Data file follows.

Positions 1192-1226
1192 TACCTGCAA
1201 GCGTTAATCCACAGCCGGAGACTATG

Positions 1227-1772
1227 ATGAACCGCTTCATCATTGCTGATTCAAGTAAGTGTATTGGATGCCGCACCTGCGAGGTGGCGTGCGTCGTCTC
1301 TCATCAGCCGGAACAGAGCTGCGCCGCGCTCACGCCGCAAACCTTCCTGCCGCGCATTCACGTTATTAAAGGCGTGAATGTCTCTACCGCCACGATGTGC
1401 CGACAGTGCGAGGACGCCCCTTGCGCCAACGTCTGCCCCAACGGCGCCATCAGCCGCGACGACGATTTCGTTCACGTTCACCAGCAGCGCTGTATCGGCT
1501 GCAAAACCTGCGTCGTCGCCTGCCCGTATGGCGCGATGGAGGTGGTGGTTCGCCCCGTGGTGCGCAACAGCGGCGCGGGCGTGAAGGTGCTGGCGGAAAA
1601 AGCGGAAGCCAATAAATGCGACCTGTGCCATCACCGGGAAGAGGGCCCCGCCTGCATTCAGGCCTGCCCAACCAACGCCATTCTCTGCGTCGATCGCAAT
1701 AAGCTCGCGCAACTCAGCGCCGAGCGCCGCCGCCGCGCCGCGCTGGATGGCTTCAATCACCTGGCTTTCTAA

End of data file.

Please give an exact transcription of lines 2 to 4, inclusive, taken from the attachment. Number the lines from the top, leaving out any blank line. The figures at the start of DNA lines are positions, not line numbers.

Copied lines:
1192 TACCTGCAA
1201 GCGTTAATCCACAGCCGGAGACTATG

Positions 1227-1772